White Definition Oxford English Dictionary

Note: The meaning of white in relation to populations has always been fluid, with people of certain ancestry being excluded for a while before being included, and vice versa. The category has also often acted as a grouping in which persons who are not classified as belonging to another category are placed. However, specific parameters are sometimes defined, as in the 2020 U.S. Census, which states that “the `white` category includes anyone who identifies with one or more nationalities or ethnic groups originating in Europe, the Middle East, or North Africa.” Parables that compare the whiteness of complexion, hair and various objects with snow can be found in literature as well as in our everyday language. Some well-known variations are: “White as driven snow” by William Shakespeare, “White as new-fallen snow” by William Wordsworth, “White as dead snow” by Algernon Charles Swinburne and “White as the snow on high hills” by Elizabeth Barrett Browning. The FBI raided his home in 2000 with an affidavit questioning his use of $200,000 from his white supremacist fundraiser. If Congress accurately reflected our nation on the basis of race, about 63 percent would be white, not 80 percent. This evening in the gondola, with an old and two new friends, is marked in my memory with a white stone. But after winning 55% of the blank vote, Duke had a database of supporters that some politicians coveted. Why not visit the pure white limestone cliffs of the flat earth or the grey granite of the hills? Note: This use of white is sometimes used ironically.

You wouldn`t have wanted her white neck to be one less mite or her beautiful arms to be thinner. There were rumors of screams and lightning coming from the fountain, and reports of a figure in white. No one else would dare to show themselves exposed to a foreigner, a white man. Middle English whit, white, back to Old English hwÄ«t, a name derived from hwÄ«t white entry 1 The normal word, as a noun and adjective, in American English (and increasingly elsewhere) for a white person (as opposed to an African American, a Japanese person, etc.). It avoids referring to skin color or racial group and is less politically sensitive than alternatives. It is also, as an adjective and noun, the normal word used in all English-speaking countries for the people, language, etc. of the Caucasus. And she would wear some of the jewelry with the white dress – only a few, of course not many.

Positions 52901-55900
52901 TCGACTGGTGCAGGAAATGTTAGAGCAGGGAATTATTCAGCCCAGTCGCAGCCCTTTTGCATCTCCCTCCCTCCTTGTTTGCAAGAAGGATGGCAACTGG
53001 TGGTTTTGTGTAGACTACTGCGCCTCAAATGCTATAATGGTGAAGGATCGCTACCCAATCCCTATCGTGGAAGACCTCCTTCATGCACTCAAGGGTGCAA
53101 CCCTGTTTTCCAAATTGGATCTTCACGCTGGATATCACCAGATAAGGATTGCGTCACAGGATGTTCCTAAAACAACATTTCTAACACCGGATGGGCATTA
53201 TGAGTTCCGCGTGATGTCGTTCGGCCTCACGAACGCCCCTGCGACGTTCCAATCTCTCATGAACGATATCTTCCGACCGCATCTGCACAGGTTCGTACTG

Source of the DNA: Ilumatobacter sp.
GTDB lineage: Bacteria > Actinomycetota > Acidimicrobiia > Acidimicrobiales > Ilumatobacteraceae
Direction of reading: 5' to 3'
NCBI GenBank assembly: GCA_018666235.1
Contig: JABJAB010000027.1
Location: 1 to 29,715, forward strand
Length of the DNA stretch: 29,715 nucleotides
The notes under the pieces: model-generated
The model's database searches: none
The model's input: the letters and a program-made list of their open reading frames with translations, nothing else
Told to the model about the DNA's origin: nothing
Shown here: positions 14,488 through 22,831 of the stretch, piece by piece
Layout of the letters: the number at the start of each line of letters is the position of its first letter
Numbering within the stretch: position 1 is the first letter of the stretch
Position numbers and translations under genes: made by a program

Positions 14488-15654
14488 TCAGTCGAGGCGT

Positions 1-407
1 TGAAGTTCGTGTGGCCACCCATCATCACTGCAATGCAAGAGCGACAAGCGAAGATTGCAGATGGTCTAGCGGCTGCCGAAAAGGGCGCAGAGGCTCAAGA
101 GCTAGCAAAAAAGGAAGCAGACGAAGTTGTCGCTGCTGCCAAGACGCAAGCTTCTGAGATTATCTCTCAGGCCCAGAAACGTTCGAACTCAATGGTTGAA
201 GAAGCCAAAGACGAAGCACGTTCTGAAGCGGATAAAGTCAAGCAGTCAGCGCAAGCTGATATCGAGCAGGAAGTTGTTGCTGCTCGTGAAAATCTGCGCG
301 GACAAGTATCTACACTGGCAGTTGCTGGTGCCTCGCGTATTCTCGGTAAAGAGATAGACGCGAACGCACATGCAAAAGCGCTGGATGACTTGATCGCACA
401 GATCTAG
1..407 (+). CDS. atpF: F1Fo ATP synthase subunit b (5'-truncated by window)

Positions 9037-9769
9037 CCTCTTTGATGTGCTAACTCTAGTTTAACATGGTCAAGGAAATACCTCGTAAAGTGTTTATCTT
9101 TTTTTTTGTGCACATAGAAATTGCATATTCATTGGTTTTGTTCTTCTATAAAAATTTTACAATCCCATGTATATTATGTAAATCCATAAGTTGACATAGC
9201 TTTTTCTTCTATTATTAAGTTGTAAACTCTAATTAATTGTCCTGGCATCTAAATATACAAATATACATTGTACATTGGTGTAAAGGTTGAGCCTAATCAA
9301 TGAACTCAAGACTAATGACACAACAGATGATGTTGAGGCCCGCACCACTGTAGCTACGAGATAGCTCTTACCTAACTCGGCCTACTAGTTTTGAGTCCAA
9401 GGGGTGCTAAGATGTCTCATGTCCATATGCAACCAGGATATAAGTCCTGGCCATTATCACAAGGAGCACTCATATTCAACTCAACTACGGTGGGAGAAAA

The division of the 114th Congress was 80% white, 80% male and 92% Christian. The sign was written in white on a black background. Note: This meaning of the noun white is usually used in the plural and usually in contexts concerning populations, such as in “a policy supported by many rural whites”. Find out which words work together and create more natural English with the Oxford Collocations Dictionary app. The comparison is used to describe the appearance of a woman in a nurse`s uniform. An extension of this first line of Chesterton`s poem, The Mirror of Madmen, is “White as curarfrost.” Note: Although this etymology seems largely likely for Germanic, the details are problematic. The *-t- in the Indo-European etymon would lead to the expectation of a voiced or voiceless fricative rather than a voiceless stop in Germanic. The explanation lies in the hypothesis that the group *-tn- after the accent in the presumed preform *á ̧±uÌ ̄eiÌ ̄t-nÓ- generated a geminated t (intelligent law), which individual Germanic languages usually shortened to a long vowel (although this is probably not the case with Old High German). Occasional spellings tt in Old Frisian, Middle Dutch and Middle Low German can be considered traces of gemination.

(Seebold believes, however, that these forms are late and secondary, and refers to the neutral nominative hwitt in the manuscript Cotton Caligula of the Heliandâsee Etymologisches Wörterbuch der deutschen Sprache.) Their descendants in modern languages sometimes also have a short vowel, which leads to an additional hypothesis that these forms can be traced back to a zero-degree adjective *á ̧±uÌ ̄it-nÓ³-. The old literature on *hwÄ«ta- simply accepts that its Indo-European predecessor was *á ̧±uÌ ̄eiÌ ̄d-, where -d- is a different root extension of -t- in Indo-Iranian and Balto-Slavic words. See discussion and references in R. LÃ1/4hr, Expressivitát und Lautgesetz im Germanischen (Heidelberg, 1988), pp. 263-64; and in G. Kroonen, Etymological Dictionary of Proto-Germanic (Brill, 2013), p. 267. Century, in the spirit of meaning 1a Join our community to access the latest language learning and assessment tips from Oxford University Press! An extension by contemporary writer Barry Targan: “White as polished ivory.” Find the answers online with Practical English Usage, your go-to guide to problems in English.

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